Michael Collins, dynamically voiced by EJ Johnson, is a good example of how this show has evolved over the years. In its original iteration, Michael was described as Penny’s sort of flamboyant friend, a kid whose effeminate interests often caused him to be bullied, even by his own father. Of today’s Michael, EJ shares on their own Instagram profile, “This character is witty fabulous glamorous and a force to be reckoned as well as unapologetically themselves. All attributes I love to bring to my characters.” Including Michael as a strong character, a solid friend to Penny, and a kid going through all the usual ups and downs of growing up, feels important to me. There are lots of “Michaels” out there who will–perhaps for the first time–find someone who feels the way they do. And there are lots of us with friends who are “Michael”–or for that matter “Penny”, “Zoe”, “Dijonay”, or “LaCienega”–who will perhaps see them in new ways after getting to know these characters.
As someone who didn’t watch the original version of the show, I came into this screening with no foreknowledge of Penny’s family. What I discovered was a home that is as crazy, kooky, and love-filled as any home is. Penny’s mom Trudy (Paula Jai Parker) is a take-charge veterinarian who seems to rule the roost with love. Her dad Oscar (Tommy Davidson), is an overprotective work-from-home father who seems bound and determined to keep an eye on his daughter. Oscar’s mom “Suga Mama” (JoMarie Payton) is the hilarious matriarch who along with Penny’s twin siblings BeBe and CeCe round out this multigenerational clan.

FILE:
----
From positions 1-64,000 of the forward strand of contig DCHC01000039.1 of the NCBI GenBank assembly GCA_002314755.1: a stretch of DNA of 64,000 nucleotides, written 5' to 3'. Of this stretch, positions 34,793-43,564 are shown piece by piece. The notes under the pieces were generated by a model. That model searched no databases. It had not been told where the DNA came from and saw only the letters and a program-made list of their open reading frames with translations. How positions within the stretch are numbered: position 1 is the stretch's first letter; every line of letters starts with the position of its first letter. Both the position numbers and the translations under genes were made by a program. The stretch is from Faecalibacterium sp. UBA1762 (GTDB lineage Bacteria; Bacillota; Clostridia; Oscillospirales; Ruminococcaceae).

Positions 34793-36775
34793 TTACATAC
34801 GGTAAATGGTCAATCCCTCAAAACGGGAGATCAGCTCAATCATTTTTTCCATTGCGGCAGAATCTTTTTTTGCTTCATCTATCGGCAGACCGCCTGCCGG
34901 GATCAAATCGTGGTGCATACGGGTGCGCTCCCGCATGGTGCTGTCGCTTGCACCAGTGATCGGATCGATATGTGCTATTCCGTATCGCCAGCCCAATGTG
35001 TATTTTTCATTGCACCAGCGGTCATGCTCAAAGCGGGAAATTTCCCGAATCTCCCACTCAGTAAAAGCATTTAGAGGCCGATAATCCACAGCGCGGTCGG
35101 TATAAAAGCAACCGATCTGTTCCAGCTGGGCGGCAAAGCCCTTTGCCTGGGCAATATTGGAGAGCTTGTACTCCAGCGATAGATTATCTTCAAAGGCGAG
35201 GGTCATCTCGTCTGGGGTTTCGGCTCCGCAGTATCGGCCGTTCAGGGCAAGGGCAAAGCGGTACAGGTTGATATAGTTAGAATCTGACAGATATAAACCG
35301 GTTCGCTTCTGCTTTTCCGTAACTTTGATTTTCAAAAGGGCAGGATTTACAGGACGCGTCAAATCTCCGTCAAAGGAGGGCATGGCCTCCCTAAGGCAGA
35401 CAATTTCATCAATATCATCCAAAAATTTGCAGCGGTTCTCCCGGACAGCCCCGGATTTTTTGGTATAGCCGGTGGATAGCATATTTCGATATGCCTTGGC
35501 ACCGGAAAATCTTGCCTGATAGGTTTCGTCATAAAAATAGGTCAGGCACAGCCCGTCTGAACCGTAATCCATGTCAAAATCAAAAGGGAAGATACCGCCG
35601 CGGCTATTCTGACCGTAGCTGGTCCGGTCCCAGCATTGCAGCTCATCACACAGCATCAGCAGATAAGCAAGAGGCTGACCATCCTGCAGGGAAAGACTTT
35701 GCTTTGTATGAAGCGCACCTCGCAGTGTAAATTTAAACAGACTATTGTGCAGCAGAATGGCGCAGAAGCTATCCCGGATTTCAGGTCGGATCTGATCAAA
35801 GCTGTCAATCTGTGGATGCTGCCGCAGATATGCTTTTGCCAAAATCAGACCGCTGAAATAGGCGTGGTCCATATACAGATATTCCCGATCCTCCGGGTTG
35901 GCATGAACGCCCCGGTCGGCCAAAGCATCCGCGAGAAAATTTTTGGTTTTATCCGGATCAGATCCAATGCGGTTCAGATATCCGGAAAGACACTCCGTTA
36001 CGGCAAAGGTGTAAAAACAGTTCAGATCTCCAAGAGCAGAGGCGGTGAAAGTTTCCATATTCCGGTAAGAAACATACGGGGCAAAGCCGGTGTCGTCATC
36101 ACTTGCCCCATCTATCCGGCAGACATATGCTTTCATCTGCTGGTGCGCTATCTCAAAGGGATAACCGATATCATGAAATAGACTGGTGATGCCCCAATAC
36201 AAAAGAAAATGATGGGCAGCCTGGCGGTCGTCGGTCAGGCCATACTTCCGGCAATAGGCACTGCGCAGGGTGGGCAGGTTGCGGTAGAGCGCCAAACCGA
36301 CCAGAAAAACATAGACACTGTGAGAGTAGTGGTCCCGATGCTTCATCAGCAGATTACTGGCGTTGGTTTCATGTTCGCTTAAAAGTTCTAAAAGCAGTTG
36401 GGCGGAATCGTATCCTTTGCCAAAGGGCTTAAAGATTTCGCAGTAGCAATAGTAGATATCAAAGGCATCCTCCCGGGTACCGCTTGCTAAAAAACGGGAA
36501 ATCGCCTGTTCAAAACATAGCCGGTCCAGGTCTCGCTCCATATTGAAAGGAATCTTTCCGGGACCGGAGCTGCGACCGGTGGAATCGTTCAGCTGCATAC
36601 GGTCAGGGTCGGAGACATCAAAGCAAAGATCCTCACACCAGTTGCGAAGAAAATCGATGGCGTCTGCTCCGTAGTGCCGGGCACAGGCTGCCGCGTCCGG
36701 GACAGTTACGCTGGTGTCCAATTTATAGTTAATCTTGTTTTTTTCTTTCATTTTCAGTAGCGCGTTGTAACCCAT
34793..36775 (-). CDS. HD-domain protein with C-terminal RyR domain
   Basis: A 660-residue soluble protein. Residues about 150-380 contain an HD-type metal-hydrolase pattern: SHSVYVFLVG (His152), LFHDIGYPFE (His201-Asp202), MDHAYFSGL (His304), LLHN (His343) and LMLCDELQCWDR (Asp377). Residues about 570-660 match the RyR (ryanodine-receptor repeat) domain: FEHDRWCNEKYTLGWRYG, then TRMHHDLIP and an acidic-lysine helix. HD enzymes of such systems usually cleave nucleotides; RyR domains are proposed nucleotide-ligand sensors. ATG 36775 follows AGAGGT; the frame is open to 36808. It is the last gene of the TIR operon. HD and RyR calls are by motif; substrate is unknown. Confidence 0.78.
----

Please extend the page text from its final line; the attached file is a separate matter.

While I’ve only screened a few episodes, I have a strong sense that the show will take on themes we couldn’t even have imagined possible when it last aired in those days before iPhones and Instagram. In Episode 2 “Bad Influence(r)”, Penny is caught up in the insanity of social media and its incredible impact on today’s world. While watching that romp, I thought not only of some of my own foibles but also about the valuable conversations that could happen around kitchen tables and in the seats of SUVs when families see the show. “Who influences you?” we might ask ourselves and our kids, “And is that a good thing, or a bad thing for how it makes you want to treat the people around you and for the kind of person you want to be?”
Families watching the show together might also find themselves discussing how different families experience culture differently, how to treat grandparents with love, and why dads really never want their daughters to wear what they really want to wear. You’ll laugh, you’ll cringe, and your kids might just say something that teaches you about their world perspectives.
For every updated aspect of the show, there are still the same timeless topics that make any “coming of age” tale a fruitful topic of conversation: peer pressure, bullying, growing up bodies and emotions, and all of the hilarity that comes with living in and loving a family. For those who do decide to watch, I’d imagine that sitting together for the show and then having a good chat afterward will help parents broach some important topics.
In my mind, the best stories cause us to feel something strongly and to see life around us in new ways through the prism of what we have experienced. In my mind, “The Proud Family: Louder and Prouder” accomplishes both of those in a way that’s fresh and appealing.
The Proud Family: Louder and Prouder will premiere on February 23 on Disney+.